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Date of Award

4-1979

Degree Type

Thesis

Degree Name

Doctor of Philosophy (PhD)

Department

Physics

Supervisor

Professor J. Shewchun

Abstract

This thesis describes the theory of tunnel metal-insulator-semiconductor (MIS) and semiconductor-insulator semiconductor (SIS) solar cells. In both cases, the thickness of the insulating layer is < 40 Å and the current flow has been described by quantum mechanical tunneling process. The base-semiconductor in both cases in single-crystal and non-degenerate.

The introduction of a thin insulating layer [< 16 Å in the case of Al-SiOx-(p-type)Si solar cells] eliminates the pinning effect observed in Schottky barrier diodes, so that the minority carrier quasi-Fermi level is now pinned to the Fermi level in the metal to produce a higher open-circuit voltage. Recent experimental work on oxide-semiconductor/base-semiconductor solar cells indicates that the performance of such devices also could be dramatically controlled by the presence of a thin interfacial layer or insulator. We have developed a mathematical model to calculate the photovoltaic respose of the MIS diodes. The theory of SIS solar cells is an expansion of the MIS solar cell theory, where the metal is now allowed the property of a variable band gap which can be set at any value from zero to several electron volts. The theory is valid when the top semiconductor is an amorphous or heavily doped (degenerate) wide-gap oxide-semiconductor. The SIS model is capable of explaining why some oxide-semi-conductor base - semiconductor solar cells indicated good performance of such heterojunction devices while others show poor performance.

Our work shows that optimized MIS and SIS solar cells can have efficiencies comparable to p-n junction solar cells. The effects of various parameters on the device performance has been studied. The most important parameters are the thickness of the insulating layer and the metal work function.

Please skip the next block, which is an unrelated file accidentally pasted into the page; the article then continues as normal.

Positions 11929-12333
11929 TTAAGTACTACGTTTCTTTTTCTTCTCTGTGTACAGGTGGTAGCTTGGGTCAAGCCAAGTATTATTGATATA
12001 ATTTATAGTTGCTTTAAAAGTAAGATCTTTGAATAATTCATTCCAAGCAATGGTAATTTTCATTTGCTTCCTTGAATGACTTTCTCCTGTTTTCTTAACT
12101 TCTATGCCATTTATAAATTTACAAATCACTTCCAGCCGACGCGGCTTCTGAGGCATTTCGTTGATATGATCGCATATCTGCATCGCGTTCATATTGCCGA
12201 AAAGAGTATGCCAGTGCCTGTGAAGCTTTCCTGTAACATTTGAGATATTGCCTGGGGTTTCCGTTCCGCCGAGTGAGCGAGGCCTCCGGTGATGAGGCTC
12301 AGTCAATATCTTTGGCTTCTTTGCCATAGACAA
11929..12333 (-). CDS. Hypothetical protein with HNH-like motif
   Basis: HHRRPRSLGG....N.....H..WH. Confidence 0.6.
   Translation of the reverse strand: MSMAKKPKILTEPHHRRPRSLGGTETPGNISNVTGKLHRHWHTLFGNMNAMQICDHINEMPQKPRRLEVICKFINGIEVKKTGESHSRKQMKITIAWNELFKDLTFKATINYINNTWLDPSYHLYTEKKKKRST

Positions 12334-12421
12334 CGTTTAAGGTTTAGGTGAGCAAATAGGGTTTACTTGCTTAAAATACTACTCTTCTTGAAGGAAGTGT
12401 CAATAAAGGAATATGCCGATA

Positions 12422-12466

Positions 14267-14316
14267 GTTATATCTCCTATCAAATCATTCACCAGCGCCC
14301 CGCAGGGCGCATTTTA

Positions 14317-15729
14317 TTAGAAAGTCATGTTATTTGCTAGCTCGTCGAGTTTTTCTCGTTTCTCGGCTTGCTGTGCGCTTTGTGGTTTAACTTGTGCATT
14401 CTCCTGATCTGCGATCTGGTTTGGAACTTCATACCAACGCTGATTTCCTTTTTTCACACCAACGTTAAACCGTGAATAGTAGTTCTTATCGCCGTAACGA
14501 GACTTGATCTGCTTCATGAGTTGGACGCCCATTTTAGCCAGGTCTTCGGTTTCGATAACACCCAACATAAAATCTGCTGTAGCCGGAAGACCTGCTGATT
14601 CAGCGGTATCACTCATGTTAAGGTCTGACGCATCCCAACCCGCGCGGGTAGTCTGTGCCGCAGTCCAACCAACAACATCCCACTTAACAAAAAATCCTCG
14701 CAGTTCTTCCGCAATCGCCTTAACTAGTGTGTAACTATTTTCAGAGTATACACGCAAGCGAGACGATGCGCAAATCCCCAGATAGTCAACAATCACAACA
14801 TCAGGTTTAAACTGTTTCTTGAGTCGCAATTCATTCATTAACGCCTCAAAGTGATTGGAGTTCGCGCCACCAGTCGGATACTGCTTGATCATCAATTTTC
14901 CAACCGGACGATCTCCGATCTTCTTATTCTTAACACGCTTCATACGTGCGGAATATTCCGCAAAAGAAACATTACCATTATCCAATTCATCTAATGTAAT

The theory of tunnel MIS solar cells has been compared with the available experimental data and an excellent agreement is observed. The open-circuit voltage below a certain thickness of insulating layer (SiOx) shows slight deviation from the theory. This experimental observation has been accounted for by the presence of pin-holes associated with ultra-thin oxides and a composite model of Schottky barrier and MIS solar cells has been developed. Based on this model, we have calculated the complex dielectric constant of SiOx as a function of its thickness. Measurement of dark I-V characteristics as a function of temperature confirms the pseudo p-n junction behaviour of MIS solar cells and discards thermionic emission models.

The calculation of SIS solar cells has been compared with the experimental work. The measurement on the temperature effect, intensity effect, insulator thickness effect and the spectral response supports the SIS model. We have also discussed various main loss mechanisms associated with SIS solar cells. This includes the transmission-reflection loss from the top layer, recombination in the depletion later, open-circuit lowering and series and shunt resistance losses. At the end of the thesis, we have shown that simple methods based on the electrical measurements of oxide-semiconductor/base-semiconductor systems often lead to incorrect values for the electron affinity of oxide-semiconductors.

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